5G Antennae Planning Permission

Good Morning, I live in Honor Oak, on Friday I received a letter from Lewisham Council advising me that a planning application has been received by Mobile Network UK (EE and one other), to erect a new antennae on the flats at Greystead Road. It is in preparation for 5G which is to be rolled out possibly as early as this summer.
Bearing in mind that no testing has been done to prove the safety of 5G, but plenty of peer studies proving its harm, I believe that we should be opposing this technology until we know it’s long-term effects.
5G has been banned in several places due to health concerns.
Greystead Rd is next to Fairlawn School, and close to the Catholic School on Forest Hill Road. Do we really want our children in the middle of this ‘electro-smog’?
Please consider writing to Lewisham Council by June 1st, the planning ref is DC/19/11166 - you can check out the application on the Lewisham Council website.
If anyone would like to do some leafleting with me, or organise a local group to fight this, please pm me.

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I’d be greatful if you could share the peer reviewed studies as I’d love to take a look. Thanks


Thanks for sharing, @NickyB50 and welcome to the forum.

When I first heard about 5G I was shocked at how ubiquitous the masts will need to be (due to the lower penetrative power of 5G vs 4G). I’d be interested to see the current research on health implications.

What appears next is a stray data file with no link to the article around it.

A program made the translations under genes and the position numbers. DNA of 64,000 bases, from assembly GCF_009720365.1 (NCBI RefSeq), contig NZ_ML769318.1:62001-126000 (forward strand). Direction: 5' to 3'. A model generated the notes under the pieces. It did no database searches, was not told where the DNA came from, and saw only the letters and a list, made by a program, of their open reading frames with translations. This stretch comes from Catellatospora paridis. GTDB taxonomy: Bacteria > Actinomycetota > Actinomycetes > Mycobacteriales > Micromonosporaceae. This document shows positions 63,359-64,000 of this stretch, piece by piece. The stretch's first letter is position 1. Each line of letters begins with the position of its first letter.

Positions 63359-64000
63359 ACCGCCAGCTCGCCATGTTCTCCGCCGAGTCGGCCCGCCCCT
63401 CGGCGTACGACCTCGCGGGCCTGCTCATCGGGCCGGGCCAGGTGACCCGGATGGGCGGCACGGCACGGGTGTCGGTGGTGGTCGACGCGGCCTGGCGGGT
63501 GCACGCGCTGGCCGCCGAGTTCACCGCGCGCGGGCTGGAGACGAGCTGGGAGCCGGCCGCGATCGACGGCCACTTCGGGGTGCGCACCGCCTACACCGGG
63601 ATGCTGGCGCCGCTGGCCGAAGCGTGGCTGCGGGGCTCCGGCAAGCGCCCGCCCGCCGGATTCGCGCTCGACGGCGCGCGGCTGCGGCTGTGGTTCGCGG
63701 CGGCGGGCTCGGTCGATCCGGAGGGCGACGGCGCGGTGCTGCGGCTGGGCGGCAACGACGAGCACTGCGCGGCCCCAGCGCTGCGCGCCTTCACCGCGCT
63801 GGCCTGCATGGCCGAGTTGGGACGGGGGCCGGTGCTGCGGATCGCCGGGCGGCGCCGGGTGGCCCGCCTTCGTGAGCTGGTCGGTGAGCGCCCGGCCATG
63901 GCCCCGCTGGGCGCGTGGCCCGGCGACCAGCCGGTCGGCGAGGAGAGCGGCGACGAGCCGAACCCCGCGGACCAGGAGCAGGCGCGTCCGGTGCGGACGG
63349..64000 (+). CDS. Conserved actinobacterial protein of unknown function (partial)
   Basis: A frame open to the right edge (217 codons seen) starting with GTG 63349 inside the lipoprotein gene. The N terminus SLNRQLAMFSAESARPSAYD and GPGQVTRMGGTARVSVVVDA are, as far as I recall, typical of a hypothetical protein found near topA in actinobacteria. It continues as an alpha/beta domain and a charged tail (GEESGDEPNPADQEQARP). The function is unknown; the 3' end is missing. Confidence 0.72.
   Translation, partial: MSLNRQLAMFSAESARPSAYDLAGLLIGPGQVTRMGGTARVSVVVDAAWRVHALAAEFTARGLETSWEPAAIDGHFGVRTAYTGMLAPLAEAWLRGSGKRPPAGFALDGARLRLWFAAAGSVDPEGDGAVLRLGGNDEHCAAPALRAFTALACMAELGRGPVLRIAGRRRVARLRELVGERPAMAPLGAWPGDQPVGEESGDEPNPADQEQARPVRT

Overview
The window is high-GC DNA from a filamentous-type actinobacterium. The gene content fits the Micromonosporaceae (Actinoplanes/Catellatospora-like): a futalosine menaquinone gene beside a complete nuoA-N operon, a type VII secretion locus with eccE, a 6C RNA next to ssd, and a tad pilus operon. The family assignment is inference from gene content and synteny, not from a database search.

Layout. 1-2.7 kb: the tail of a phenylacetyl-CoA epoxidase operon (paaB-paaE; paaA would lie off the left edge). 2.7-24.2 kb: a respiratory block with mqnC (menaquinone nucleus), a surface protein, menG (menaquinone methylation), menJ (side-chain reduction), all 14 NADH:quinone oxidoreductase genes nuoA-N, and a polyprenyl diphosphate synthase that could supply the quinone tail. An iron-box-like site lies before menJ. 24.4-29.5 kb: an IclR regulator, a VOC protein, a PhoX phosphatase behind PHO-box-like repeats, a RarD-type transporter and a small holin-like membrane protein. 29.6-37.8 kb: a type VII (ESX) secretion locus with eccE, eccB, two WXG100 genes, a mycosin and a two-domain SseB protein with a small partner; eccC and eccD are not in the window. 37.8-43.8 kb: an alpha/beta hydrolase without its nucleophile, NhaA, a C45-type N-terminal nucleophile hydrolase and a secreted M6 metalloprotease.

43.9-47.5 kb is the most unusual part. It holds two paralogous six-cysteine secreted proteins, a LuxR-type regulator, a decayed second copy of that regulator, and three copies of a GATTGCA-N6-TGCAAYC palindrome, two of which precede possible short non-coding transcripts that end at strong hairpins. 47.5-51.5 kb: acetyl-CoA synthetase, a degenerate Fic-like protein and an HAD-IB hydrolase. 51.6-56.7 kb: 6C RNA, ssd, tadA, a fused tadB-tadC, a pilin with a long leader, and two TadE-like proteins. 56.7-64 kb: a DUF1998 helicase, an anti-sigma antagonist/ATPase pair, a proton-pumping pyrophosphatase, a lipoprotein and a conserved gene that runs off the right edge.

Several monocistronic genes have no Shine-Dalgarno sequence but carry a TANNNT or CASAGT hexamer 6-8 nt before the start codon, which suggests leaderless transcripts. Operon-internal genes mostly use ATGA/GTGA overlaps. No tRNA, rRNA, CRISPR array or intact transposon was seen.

I’ve always felt the health scares around the 3G and 4G masts were overblown. But that said, I wouldn’t want to live next door to one…

I think this the application in question:



Hi Andy and Chris, to be honest I am ploughing what seems to be a huge amount of material written by scientists across the world.
I will post some links below for you to check out, I know it might seem lazy not to post one definitive article, but I think that’s the point, we are at a stage of trying to understand this technology which is radically different from 3G & 4G.

For Lewisham Council to say that it is safe and that the masts should be allowed is a little premature.

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Thats the one. If you click through the documents you will see that the application has been made in the name of EE who are texting all their customers (me included) to announce the roll out of 5G later this year.

Aside from the main topic, I’m amused that the site drawings include the ‘existing pirate radio equipment and antenna’.

However, the matter of radio transmission safety and limits is surely one for Ofcom, and not a planning issue as such? Notably there is little technical description of what’s being deployed, such as frequency, transmission power and azimuth.

Not one for conspiracy theories, but to play devils advocate:

(AFAIK, NYT is a reputable source of information, albiet biased slightly to the left)


Thanks for the links.

It’s a shame that the neither of the linked articles stipulate what potential ‘issues’ with 5G are, or whether it is a matter of unknown unknowns, rather than known unknowns. The 5G standard is a bundle of mini standards, but I can pick up that two issues relate to the new, higher frequencies used in 5G (currently used in WiFi and microwaves) and the beam forming technologies (you can aim the 5G transmissions). Both of those enable higher energy waves with (i) the frequency being proportional to energy (hello, E = hf from GCSE physics), and (ii) it is safer to aim higher energy waves that to transmit them indiscriminately.